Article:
North Dakota Gov. Doug Burgum (R) is suspending his campaign in the Republican presidential primary after failing to gain traction in the crowded field.
Burgum’s campaign was seen as a long shot from its conception. The governor entered the field with little national name recognition and faced questions over whether his bid was a vanity project.
The primary allowed Burgum to boost his national brand, giving him access to national television spots and a place on the presidential primary debate stage.
Burgum announced his decision to suspend his campaign in a Monday statement, saying he launched his campaign with the mission of bringing “a business leader and proven governor’s voice to the fight for the best of America.” He said the campaign focused on “divisive issues” that should be addressed at the local and state level before he entered the race instead of issues like the economy, energy policy and national security.
“Solving these issues is foundational to every American’s safety and prosperity. Our leadership and understanding of how the global economy really works has shifted the conversation toward the critical need for America to get its economy sprinting versus crawling, become energy-dominant and win the Cold War with China,” Burgum said in the statement.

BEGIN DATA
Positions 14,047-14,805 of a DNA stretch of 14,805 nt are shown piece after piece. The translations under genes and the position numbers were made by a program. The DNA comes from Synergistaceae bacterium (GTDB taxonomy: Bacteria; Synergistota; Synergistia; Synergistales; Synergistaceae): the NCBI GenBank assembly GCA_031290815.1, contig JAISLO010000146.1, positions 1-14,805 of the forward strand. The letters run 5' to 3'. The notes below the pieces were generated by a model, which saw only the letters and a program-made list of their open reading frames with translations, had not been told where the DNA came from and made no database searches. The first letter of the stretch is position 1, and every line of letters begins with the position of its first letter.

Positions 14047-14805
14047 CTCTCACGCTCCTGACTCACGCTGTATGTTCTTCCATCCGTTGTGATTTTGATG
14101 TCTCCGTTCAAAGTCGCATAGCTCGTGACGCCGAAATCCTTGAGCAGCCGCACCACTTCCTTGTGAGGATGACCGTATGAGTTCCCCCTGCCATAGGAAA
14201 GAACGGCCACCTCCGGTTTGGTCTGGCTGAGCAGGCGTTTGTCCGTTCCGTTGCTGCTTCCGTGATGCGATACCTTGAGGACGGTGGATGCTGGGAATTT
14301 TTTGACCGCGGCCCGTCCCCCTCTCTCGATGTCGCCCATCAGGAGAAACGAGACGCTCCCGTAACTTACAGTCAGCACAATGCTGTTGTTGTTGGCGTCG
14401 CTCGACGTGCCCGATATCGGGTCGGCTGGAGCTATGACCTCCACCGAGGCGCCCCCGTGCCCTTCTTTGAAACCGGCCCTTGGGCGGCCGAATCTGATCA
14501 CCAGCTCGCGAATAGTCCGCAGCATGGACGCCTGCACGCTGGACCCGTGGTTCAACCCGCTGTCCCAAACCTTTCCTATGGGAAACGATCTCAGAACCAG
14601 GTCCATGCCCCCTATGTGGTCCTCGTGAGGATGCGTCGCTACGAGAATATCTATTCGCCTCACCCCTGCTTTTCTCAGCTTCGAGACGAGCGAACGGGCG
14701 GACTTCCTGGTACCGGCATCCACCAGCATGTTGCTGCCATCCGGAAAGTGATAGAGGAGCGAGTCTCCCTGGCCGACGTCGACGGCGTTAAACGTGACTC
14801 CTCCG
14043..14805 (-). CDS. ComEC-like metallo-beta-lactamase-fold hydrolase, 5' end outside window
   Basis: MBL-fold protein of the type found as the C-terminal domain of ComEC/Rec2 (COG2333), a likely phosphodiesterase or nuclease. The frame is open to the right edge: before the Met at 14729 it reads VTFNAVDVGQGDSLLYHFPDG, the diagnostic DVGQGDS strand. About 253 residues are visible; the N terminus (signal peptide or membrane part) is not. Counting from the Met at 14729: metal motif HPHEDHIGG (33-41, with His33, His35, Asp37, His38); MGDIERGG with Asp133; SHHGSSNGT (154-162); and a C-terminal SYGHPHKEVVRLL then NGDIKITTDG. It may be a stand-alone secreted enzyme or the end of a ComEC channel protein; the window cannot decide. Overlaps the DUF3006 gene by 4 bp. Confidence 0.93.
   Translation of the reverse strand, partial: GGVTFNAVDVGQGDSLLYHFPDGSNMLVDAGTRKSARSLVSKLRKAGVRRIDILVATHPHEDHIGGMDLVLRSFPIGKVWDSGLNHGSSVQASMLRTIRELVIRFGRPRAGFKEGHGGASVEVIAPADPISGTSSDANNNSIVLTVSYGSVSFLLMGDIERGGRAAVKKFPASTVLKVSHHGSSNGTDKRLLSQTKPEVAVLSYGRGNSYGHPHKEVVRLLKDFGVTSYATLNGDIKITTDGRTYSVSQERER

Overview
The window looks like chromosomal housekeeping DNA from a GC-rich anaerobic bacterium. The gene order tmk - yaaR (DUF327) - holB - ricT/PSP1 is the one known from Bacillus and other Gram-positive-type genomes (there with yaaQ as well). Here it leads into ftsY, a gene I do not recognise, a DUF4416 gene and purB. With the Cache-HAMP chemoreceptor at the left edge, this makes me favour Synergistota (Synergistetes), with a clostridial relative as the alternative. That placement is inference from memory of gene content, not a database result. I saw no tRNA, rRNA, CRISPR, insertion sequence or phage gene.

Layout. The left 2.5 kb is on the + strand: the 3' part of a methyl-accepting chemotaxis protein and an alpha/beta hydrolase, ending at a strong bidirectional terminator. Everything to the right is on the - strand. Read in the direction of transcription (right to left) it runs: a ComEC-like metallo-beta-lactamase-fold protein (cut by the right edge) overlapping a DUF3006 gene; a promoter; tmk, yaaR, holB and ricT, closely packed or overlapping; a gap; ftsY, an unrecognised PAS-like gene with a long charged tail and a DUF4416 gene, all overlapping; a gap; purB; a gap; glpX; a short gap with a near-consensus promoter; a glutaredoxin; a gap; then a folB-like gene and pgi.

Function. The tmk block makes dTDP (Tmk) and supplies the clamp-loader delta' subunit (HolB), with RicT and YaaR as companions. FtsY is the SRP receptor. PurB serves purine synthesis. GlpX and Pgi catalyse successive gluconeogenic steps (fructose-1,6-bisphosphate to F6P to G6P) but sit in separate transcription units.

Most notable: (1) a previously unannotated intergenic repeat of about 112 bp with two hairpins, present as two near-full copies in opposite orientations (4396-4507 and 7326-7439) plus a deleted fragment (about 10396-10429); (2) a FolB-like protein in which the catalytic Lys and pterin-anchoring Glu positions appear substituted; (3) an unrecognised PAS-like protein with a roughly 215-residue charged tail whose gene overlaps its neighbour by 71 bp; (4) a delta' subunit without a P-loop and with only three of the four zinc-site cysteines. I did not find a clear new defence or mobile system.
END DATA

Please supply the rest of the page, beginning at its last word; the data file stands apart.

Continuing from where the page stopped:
Burgum was able to qualify for the first two of the Republican National Committee’s (RNC) primary debates, standing on the stage along with some of the higher-tier candidates. But he was unable to meet the requirements to make the third debate last month and was almost certain to not qualify for the fourth debate Wednesday.
He generally received no more than about 1 or 2 percent in most polls.
Burgum slammed the RNC’s “clubhouse” requirements for the debates for “nationalizing the primary process” and taking power away from voters in Iowa and New Hampshire, the first two states to vote. He said the RNC’s requirements are not related to performing the job of president.
“The RNC’s mission is to win elections. It is not their mission to reduce competition and restrict fresh ideas by ‘narrowing the field’ months before the Iowa caucuses or the first in the nation New Hampshire primary,” he said. “These arbitrary criteria ensure advantages for candidates from major media markets on the coasts versus America’s Heartland.”
Burgum said he decided to run for president based on “caring deeply” about every American and wanting to improve trust in the country’s leadership and democracy.
“We are deeply grateful for each and every person who supported us with their ideas, prayers, advocacy, encouragement and enthusiasm,” he said.
Updated at 11:22 a.m.
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